Pinto bean exports up 114% in 2005/06: Pinto bean exports were strong in 2005/06, rising 114% to 2.64 million cwt. This strength has carried over into the first 2 months of 2006/07, with pinto volume up 31% from the same time a year ago. A large shipment to
Cuba in September and increased movement to Mexico pushed pinto bean exports higher. With prices likely to rise in coming months due to tighter supplies, pinto bean exports are expected to decline.

Navy exports up as well: Navy bean export volume has been trending lower since the late 1990s, but managed to increase 6% from a year earlier during 2005/06. During the first 2 months of 2006/07, volume is up 28% with increased movement to
Canada and Mexico outweighing reduced movement to the United Kingdom. Exports accounted for about 19% of the disposition of 2006 supplies, down from 21% in 2000 and 24% during the 1990s.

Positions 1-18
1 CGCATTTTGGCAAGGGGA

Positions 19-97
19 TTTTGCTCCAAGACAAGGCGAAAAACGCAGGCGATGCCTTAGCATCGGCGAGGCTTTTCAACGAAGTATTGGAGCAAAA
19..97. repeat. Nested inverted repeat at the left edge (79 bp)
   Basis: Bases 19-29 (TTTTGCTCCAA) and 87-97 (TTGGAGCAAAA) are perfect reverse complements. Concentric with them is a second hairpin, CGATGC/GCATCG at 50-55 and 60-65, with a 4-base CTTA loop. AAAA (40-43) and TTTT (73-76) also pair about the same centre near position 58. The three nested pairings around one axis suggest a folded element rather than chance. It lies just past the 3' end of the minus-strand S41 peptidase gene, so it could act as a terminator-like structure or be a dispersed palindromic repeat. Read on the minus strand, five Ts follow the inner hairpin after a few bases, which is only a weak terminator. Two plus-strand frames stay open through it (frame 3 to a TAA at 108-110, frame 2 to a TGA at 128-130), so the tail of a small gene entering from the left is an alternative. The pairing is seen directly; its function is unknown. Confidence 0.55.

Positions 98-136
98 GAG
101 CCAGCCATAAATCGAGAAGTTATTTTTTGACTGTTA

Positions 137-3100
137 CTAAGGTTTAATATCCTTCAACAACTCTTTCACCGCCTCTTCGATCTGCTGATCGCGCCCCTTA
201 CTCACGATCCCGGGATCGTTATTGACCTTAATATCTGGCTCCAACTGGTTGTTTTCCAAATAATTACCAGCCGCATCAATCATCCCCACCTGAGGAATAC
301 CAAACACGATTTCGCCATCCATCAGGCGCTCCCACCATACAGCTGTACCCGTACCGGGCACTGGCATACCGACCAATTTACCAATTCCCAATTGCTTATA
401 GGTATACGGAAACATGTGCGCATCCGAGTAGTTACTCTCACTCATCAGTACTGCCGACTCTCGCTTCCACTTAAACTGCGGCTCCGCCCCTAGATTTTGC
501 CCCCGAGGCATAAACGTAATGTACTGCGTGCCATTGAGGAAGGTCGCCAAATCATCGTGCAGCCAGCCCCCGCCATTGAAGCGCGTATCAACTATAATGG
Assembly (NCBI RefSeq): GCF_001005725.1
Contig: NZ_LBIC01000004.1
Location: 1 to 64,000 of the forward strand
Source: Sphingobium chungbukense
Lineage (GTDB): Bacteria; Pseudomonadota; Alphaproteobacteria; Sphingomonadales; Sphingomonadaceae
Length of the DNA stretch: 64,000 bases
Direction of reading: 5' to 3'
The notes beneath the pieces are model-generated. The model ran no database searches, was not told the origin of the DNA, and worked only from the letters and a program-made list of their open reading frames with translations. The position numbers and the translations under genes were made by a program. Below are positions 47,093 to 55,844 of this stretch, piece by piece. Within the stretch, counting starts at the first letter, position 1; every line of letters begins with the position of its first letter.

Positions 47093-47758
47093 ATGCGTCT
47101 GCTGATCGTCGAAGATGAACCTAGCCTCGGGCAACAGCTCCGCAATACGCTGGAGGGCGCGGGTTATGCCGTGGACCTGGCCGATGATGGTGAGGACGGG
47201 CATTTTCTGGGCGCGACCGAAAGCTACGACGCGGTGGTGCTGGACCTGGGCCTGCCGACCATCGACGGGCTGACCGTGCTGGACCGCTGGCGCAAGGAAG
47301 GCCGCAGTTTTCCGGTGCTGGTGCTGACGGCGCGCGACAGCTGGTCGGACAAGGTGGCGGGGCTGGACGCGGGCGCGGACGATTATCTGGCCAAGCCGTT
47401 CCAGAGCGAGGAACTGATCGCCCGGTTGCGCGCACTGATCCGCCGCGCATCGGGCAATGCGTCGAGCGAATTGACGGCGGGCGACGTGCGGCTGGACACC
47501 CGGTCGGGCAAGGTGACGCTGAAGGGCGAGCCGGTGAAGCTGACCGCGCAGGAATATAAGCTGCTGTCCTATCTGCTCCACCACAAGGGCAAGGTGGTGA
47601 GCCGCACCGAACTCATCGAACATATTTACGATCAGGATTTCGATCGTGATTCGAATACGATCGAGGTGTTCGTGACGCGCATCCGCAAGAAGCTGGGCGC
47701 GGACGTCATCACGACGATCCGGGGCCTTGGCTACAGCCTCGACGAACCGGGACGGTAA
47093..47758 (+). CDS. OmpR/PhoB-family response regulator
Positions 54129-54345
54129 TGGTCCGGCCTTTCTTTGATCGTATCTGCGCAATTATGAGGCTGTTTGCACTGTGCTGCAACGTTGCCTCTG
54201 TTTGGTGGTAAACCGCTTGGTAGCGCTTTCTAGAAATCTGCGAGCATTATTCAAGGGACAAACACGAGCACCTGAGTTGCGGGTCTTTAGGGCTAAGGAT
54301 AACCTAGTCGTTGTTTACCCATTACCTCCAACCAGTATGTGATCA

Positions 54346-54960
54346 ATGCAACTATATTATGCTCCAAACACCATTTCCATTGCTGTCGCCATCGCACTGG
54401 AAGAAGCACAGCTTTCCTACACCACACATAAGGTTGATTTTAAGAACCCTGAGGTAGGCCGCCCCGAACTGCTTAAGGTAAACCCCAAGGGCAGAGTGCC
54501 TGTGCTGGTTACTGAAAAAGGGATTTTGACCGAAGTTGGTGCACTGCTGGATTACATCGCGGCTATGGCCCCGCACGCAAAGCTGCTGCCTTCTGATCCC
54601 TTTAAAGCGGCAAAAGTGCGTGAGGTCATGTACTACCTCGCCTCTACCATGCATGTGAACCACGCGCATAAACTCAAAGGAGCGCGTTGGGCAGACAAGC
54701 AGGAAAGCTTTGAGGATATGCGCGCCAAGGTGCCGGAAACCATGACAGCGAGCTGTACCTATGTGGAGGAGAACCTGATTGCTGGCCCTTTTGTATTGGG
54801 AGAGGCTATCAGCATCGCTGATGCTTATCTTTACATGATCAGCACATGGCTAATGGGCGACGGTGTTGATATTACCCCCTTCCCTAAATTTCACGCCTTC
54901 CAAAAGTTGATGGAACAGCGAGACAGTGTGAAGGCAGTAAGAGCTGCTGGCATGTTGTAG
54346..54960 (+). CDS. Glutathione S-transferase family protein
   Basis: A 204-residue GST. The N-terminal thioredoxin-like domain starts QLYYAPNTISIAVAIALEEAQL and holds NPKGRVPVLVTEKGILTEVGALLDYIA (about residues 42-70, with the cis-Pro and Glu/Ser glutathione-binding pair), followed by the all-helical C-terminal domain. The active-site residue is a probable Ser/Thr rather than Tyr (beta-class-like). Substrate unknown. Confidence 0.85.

U.S. bean imports rise: Imports (excluding guar seeds) during September-October were up 20% from a year earlier, led by black (up 123%) and black gram/urd (up 68%) beans. Greater dry bean import volume from Mexico (up 24% and China (up 26%) was likely driven by dwindling preharvest supplies and increased wholesale prices in the U.S. dry bean market.

During September-October, the producer price index (PPI) for canned dry beans was up 6% from a year earlier, while the PPI for dry pinto beans was 15% above a year earlier.

Dry bean market data courtesy Gary Lucier, USDA ERS economist.  See more
U.S. dry bean market information in the USDA ERS Dry Bean Briefing Room online: